How to create and test assumptions in order to rapidly learn and iterate.

In a time when dev teams are moving (or have already moved) towards an Agile software development methodology, why aren’t more design teams moving towards a Lean UX design process? Innumerable new products come onto the scene everyday, which is why it’s becoming more important than ever for designers to be able to move quickly. One of the best ways to do this is by focusing on designing for an MVP (minimum viable product) by embracing Lean UX.

More likely than not, you’ve already heard about the concept of an MVP. In case you haven’t, it’s essentially an idea in…


Progressive Reduction is the idea that interfaces should be adapted over time as users become more acquainted with applications. This is how to apply it.

I’m a big fan of minimalist design, so whenever I have the opportunity to reduce the information presented on a screen to just the bare essentials, I’m happy. With that in mind, I realize that certain patterns that we (designers) want users to execute require learned behaviors. For this, we often use labels, tooltips, etc. so that users know where to go and what to do. However, this can often lead to visual clutter, especially when we start looking at mobile screens or applications with a shit ton of icons.

According to the Nielsen Norman Group (NN/g), the best approach…


Using the Zeigarnik Effect to keep users coming back for more

Understanding what drives users to be deeply engaged in one app over another can feel like you’re trying to read tea leaves. To solve this problem, you need to understand how users think. Fortunately, someone has already done much of the groundwork for us.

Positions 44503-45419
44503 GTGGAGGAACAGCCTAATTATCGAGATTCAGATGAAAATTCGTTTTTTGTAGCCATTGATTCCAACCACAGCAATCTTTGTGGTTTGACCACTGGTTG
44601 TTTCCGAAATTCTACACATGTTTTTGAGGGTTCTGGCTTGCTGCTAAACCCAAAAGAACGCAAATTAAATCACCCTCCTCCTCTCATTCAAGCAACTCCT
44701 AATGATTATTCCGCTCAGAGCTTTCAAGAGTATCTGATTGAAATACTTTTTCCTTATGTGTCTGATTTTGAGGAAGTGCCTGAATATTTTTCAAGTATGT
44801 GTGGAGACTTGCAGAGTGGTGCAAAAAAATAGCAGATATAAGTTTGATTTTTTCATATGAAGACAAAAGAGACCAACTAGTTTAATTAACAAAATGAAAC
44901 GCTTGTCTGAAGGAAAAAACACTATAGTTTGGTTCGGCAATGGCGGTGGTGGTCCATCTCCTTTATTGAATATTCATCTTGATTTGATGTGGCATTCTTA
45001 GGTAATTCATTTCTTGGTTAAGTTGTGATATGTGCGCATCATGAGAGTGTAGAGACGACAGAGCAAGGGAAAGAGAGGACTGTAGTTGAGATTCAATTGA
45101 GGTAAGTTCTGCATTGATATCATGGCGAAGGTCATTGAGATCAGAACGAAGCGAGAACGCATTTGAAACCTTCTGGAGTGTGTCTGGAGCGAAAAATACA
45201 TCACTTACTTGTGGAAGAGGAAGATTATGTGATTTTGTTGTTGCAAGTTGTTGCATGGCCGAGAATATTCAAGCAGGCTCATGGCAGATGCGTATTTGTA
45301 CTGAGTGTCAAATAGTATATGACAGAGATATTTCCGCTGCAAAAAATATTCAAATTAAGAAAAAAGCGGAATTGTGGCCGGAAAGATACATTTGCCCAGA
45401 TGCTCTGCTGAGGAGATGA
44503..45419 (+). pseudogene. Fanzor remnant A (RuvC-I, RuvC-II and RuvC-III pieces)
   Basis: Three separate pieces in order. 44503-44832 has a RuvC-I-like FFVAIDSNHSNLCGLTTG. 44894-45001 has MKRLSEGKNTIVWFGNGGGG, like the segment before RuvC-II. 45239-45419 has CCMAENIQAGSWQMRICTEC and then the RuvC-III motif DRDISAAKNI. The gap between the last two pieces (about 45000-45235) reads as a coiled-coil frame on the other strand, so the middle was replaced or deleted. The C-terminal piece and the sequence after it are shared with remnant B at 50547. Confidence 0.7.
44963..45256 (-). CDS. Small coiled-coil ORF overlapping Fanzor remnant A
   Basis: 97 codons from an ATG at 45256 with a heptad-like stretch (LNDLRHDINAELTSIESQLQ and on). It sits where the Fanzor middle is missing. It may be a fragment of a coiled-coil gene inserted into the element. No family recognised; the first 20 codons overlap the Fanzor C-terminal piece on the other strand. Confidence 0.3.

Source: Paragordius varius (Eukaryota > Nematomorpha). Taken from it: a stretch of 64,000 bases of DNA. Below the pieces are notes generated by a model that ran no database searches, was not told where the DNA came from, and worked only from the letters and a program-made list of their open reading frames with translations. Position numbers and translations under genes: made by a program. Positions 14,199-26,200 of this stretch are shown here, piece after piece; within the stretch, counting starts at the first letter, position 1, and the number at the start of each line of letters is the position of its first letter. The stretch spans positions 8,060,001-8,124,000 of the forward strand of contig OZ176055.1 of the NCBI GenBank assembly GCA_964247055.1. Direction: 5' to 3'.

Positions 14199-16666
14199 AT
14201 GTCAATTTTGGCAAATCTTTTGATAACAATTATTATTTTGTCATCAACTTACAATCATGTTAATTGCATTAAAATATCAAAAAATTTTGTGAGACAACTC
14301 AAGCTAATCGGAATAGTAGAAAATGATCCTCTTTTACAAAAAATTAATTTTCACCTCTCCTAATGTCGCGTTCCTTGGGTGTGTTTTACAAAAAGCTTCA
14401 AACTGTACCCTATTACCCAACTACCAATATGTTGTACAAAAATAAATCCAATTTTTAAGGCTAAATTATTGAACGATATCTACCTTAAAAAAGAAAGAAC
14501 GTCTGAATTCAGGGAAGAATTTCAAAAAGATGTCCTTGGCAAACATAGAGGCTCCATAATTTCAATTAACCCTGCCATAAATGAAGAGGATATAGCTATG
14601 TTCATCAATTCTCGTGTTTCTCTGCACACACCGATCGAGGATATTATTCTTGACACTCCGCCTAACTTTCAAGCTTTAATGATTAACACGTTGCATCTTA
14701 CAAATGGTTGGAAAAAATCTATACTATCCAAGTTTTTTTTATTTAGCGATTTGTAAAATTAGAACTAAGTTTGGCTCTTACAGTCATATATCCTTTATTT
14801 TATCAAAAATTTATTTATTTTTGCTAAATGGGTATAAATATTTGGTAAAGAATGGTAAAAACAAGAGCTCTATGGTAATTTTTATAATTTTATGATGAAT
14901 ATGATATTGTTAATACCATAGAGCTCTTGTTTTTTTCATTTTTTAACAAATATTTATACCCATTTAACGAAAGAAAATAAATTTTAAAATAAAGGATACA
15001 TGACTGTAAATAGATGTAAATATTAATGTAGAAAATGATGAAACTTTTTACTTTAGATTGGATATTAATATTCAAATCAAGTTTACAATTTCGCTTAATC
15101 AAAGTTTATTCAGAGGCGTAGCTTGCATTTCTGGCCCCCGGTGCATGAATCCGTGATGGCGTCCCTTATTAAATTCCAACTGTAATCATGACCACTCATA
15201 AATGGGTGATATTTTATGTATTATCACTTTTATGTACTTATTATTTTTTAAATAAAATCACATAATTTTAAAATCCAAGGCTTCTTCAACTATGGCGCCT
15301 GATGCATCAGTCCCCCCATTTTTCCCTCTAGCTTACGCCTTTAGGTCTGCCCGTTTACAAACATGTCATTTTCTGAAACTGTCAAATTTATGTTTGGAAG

That person is Bluma Wulfovna Zeigarnik, a Gestalt psychologist and psychiatrist who made significant contributions to the establishment of the discipline of experimental psychology. In 1927 she discovered that incomplete or interrupted tasks are remembered better than completed tasks — this phenomena is now known as the Zeigarnik Effect. It’s based on the idea that the…


An examination of the process of intentionally revealing functionality to a user.

While some people argue that a user should be able to figure out how an app works just by looking at it, walkthroughs are becoming an increasingly popular user experience strategy as apps become more complex. Today’s users and their usage patterns are so varied that to say that all apps should be equally intuitive is like saying that controlling a bicycle should be as intuitive as flying an airplane. While they’re both modes of transportation, they’re on completely different levels of complexity.

Therefore, designers must always keep intended users and usage patterns at the top…


British Cycling’s system of marginal gains and how you can use it to improve as a designer.

As a UX designer, I’m constantly on the lookout for ways to improve my design chops in order to reach my full potential. Similarly, during my years as a bike racer, I was constantly looking for ways to gain an edge on the competition. Along the way, I encountered the philosophy of marginal gains — a method of achieving high performance through “the aggregation of incremental improvements.

This approach was made famous by David Brailsford, the Performance Director of British Cycling. During the London 2012 Summer Olympics, he led Team GB Track Cycling to…

Dan Birman

Product Designer. Lover of visually powerful and intellectually elegant design. Always in pursuit of purity and simplicity.

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